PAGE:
A hero’s journey is a hero story template that pops up in fiction, folklore, and mythology. In these stories, a hero goes on an adventure in which they face trials, challenges, and enemies. The hero returns home at the end of the adventure as a profoundly changed person with new strength and knowledge. In some stories, they might return with some magical object or reward.

It’s probably the most common type of hero story and can be found in many places. From Homer’s Odyssey to The Wizard of Oz and even many superhero films, many stories use the hero’s journey, also called the monomyth, as their template. In this teaching wiki, we’ll explain how these hero stories work, some of the main recurring character types, and how you can teach your class about hero’s journey stories.

How are hero’s journey stories structured?

There are a few debating ideas about how hero’s journey stories are structured. One thing they all agree on, though, is that this type of hero story is split into three distinct acts:

1: Departure: The main hero receives a ‘call to adventure in the first act, disrupting their everyday life. They might be reluctant at first and refuse to go on the adventure. In some hero’s journey stories, this first act is where the hero is born, grows up, and starts to understand their heroic purpose. At the end of this act, the hero leaves behind the world they know and ventures into a more uncertain, dangerous one.

2: Initiation: The second act is where things get interesting. In this section, the hero faces a series of trials and challenges. They might sometimes fail or be tempted to go down the wrong path (literally or metaphorically!), but they will eventually persevere and continue their adventure. At the end of the second act, the hero confronts the thing that’s been causing all the bother and receives their reward.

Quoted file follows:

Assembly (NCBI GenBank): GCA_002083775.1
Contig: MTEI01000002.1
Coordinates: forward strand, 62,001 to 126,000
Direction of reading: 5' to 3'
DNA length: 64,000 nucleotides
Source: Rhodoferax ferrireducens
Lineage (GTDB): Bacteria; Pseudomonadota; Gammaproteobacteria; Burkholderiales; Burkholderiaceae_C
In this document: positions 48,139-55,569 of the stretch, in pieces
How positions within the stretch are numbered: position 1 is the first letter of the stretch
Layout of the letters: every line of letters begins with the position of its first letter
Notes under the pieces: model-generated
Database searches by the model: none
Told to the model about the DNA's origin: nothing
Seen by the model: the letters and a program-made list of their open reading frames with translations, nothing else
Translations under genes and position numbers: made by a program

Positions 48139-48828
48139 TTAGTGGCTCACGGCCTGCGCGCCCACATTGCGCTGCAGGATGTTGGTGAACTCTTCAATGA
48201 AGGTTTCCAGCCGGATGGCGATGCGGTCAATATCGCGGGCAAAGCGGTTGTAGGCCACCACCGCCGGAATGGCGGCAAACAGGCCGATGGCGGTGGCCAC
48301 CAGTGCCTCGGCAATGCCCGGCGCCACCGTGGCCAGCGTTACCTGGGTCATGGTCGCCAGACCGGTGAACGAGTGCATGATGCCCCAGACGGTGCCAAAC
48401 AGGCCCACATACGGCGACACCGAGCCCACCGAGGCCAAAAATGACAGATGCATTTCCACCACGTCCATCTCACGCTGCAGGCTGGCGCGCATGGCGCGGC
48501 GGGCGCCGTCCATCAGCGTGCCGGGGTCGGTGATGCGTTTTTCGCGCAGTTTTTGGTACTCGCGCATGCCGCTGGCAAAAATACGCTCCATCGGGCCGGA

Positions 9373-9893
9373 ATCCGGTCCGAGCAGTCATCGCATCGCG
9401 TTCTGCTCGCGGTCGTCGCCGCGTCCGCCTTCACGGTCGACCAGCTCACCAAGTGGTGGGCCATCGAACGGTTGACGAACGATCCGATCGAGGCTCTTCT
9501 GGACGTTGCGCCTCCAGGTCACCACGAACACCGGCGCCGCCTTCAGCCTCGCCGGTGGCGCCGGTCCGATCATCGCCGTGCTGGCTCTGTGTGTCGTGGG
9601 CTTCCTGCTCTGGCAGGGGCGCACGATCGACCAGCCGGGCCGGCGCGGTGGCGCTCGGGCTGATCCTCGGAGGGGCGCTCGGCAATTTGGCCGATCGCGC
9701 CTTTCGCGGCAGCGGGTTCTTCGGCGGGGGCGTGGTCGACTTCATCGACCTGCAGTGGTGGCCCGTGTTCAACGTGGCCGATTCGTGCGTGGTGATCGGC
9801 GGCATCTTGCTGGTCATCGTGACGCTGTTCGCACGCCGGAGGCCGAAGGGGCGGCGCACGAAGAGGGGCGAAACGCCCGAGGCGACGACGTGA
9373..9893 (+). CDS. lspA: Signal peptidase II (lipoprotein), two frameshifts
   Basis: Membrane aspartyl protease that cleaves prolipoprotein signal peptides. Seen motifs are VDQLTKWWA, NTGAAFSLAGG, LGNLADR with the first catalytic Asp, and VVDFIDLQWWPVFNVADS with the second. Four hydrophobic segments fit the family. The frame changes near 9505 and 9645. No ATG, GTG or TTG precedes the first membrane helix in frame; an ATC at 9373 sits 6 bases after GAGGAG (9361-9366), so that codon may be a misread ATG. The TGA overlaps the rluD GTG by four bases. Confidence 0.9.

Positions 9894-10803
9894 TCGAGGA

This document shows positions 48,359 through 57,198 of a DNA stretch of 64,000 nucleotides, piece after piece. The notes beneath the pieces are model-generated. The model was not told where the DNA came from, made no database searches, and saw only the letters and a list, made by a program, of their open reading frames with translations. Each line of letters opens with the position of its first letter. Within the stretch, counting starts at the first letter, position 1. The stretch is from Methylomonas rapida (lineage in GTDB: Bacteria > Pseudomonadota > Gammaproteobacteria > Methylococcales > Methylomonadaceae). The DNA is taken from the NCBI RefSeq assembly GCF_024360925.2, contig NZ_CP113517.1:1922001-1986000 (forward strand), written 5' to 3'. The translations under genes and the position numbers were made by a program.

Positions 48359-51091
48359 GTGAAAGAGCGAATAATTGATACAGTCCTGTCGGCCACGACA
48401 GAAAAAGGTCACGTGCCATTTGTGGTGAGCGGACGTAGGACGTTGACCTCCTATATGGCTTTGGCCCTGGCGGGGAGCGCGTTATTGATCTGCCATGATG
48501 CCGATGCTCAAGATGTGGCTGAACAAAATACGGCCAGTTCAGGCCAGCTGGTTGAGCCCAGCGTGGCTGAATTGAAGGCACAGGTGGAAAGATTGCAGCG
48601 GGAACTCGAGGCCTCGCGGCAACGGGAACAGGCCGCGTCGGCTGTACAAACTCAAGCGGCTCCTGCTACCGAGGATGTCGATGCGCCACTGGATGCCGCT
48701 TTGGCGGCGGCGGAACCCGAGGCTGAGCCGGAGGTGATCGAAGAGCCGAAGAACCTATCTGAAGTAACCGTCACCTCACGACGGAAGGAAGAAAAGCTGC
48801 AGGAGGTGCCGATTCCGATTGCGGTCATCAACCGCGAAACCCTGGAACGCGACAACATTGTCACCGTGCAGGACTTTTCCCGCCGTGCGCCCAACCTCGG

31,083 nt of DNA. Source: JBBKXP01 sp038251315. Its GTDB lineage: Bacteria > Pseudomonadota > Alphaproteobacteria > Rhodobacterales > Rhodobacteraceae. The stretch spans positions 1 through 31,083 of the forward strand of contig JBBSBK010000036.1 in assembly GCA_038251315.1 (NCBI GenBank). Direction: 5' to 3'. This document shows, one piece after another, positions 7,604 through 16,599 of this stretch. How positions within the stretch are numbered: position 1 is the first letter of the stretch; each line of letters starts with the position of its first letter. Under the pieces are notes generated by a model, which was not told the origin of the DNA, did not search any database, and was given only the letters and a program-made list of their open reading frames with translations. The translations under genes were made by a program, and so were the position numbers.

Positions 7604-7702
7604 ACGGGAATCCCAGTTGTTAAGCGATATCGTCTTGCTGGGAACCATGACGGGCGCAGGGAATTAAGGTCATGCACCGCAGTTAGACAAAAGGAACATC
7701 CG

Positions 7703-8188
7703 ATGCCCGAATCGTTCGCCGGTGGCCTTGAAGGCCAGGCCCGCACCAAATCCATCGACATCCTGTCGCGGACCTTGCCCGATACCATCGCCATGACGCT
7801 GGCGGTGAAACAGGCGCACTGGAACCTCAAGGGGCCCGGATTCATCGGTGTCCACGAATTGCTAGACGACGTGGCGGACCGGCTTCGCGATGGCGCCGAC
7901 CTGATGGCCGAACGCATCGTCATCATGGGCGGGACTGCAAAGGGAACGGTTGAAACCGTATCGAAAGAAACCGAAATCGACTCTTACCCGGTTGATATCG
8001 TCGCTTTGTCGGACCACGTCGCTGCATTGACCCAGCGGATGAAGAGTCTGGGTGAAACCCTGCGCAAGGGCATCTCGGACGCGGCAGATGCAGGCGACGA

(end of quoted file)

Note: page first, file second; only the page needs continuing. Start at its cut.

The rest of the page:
3: Return: Even though it might sound like the hero story is over, there’s still one essential act left to go. In act three, the hero leaves the new world they’ve ventured into. They might be reluctant to leave, or in some stories, they’re chased out by an angry guardian or god-like figure. When the hero returns home, they learn to use the new knowledge, power, or magic item they’ve gained.

What other characters can be found in the hero’s journey stories?

As well as the main hero, several character archetypes appear across many hero’s journey tales. These are some of the main ones:

  • The Mentor: This character type plays a crucial role in the plot. The mentor often motivates the hero to go on the adventure in the first place. They might also train the hero or give them helpful advice.
  • The Threshold Guardian: These characters can take several forms, but their role in the story is to challenge and impede the hero’s progress.
  • The Ally: Though not every hero story has one, the Ally is an essential archetypal character. As the name suggests, their job is to help the hero through their adventure. In more modern stories, they’re used to make the story more exciting and to provide some good back-and-forth dialogue with the hero.
  • The Shadow: The main antagonist of the story, The Shadow is a character with immense power who the hero must confront. While this might be a villain or monster, it can also be something more abstract, like the hero’s doubts and fears.

Why are hero stories so popular?

Although it might seem like they’ve been done to death, hero’s journey stories are still viral, and for a good reason. For one thing, a well-told hero story makes us feel good. There’s something universally satisfying about seeing an ordinary person transform into a hero and defeat an evil adversary.

Another reason the hero’s journey is such a tried-and-true format is that it allows us to sympathize with the hero. Seeing the hero face challenges and obstacles makes readers want to root for them even more.

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